A mule is hybrid between a female horse and a male donkey.  They are sure-footed, less prone to injury and exhaustion, need less frequent forage and water, and pound for pound they are stronger than a horse.  No offense meant to my fellow draft-horse-horsemen, but mules and their handlers are smart – “muleskinner,” a person who drives mules, means smart enough to outsmart a mule – and they and their animals are the most sensible, colorful, fun-loving and hard working members of the equine family.   Teams of mules (and oxen) were preferred over horses by Oregon Trail pioneers.  So, if a muleskinner adopts you, encourages you, offers to mentor you, or asks you to be a part of his wagon train, you say “yes.”   It’s the next level in your education as a horseman.  Ultimately, I think that is what this adventure will be all about for me, having faith in myself and others, and getting one step closer to being the best Teamster I can be.

Next Week:  George Horner, and the Pioneers of 4-H Wagon Train

The Wagon and The Craftsmen

In trying to imagine the history of this wagon I’m borrowing, I have to think back to a time before cars and trucks and decent roads existed and what it would take to haul anything for any distance.  In the 1840’s, when American pioneers began their massive westward migration from St. Louis across the plains and mountains to the west coast, long before the first individual motorized vehicle, the wagon was the main transport for goods and possessions.

In 1834, Henry Mitchell, a 24 year old wheelwright, immigrated from Scottland to Chicago and began a wagon building business.  Over the next 80 years, Mitchell became widely known as one of the finest craftsmen of wagons available commercially.  They were also the first to be constructed factory-style rather than pieced together by your friendly local carpenter, wheelwright and blacksmith.  (And, by the way, imagine all of this happened before the invention of power tools – Black and Decker didn’t make the first electric power tool in the U.S. until 1916.)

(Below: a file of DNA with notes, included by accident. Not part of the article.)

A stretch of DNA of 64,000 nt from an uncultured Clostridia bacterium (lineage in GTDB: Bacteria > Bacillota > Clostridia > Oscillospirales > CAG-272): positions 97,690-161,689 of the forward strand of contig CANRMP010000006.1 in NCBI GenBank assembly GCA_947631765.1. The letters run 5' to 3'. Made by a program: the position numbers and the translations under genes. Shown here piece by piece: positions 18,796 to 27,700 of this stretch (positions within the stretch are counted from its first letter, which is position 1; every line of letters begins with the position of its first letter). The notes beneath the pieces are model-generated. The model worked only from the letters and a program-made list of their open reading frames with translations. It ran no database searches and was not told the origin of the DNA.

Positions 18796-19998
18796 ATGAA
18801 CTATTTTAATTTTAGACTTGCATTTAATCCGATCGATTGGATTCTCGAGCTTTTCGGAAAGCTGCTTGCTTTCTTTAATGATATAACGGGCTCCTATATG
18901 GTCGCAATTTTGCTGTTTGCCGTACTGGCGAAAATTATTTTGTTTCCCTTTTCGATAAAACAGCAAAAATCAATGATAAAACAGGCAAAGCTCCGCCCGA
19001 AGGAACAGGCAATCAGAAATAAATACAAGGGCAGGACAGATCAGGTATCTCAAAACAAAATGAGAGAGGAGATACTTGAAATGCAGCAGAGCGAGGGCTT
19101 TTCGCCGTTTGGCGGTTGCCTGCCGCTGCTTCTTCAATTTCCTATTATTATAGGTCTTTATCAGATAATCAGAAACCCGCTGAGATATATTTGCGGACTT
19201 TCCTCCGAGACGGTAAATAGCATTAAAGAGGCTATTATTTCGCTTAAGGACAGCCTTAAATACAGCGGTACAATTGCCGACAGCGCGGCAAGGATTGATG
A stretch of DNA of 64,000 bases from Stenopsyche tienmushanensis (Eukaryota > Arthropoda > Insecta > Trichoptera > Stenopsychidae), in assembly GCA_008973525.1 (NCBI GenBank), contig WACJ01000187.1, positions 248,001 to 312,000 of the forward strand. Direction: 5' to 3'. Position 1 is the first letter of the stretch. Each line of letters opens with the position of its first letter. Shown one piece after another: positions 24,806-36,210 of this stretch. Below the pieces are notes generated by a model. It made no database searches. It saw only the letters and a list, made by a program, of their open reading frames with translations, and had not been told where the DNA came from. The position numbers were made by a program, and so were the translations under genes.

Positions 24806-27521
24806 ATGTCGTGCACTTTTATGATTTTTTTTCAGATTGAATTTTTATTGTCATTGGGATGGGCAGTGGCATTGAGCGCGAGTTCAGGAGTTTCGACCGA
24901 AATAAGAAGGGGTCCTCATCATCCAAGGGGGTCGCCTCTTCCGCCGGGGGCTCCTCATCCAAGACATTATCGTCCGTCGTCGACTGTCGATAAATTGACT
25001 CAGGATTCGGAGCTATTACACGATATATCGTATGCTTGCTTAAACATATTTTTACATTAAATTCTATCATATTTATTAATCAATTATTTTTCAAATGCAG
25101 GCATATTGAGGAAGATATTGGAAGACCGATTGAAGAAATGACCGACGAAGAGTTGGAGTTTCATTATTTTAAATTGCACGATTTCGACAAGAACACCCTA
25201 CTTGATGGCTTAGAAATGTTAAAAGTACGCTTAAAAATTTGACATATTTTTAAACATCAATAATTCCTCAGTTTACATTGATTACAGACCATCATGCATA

At the height of Mitchell’s wagon production, the factory covered 20 acres in Racine, Wisconsin, had it’s own railway, and shipped 25,000 wagons a year through shipyards, rivers and railways to every major city in the U.S. and a few cities internationally.  Racine was the birthplace of the factory-built wagon as much as Detroit was the birthplace of the automotive industry.

So, in 1917, when this particular wagon was purchased in Portland, Oregon*, it wasn’t a unique wagon, and buying a new Mitchell wagon was about as simple as going to your friendly local Ford dealership today for a new F-150.  That’s probably how this wagon came to be located in Oregon.  Since there’s no Carfax report, no odometer, no title, no VIN #, and someone painted over the original paint and pinstriping, I can only guess about it’s age and origins.

The last year Mitchell made wagons before the brand was sold to John Deere was 1917, the same year the United States entered World War I and the automobile replaced the wagon as main transport for goods and possessions.  Over the next 100 years, through today, the wagon has become a symbol more than a necessity, and the craft of wagon-making has returned to the hands of a few rare craftsmen.  Even with the modern power tools available to today’s carpenter, wheelwright and blacksmith, wagon-making is almost a lost art and repairing and restoring a 100 year old wagon is a labor of love and nostalgia.

Enter Rob Lewis, and The Anvil Academy.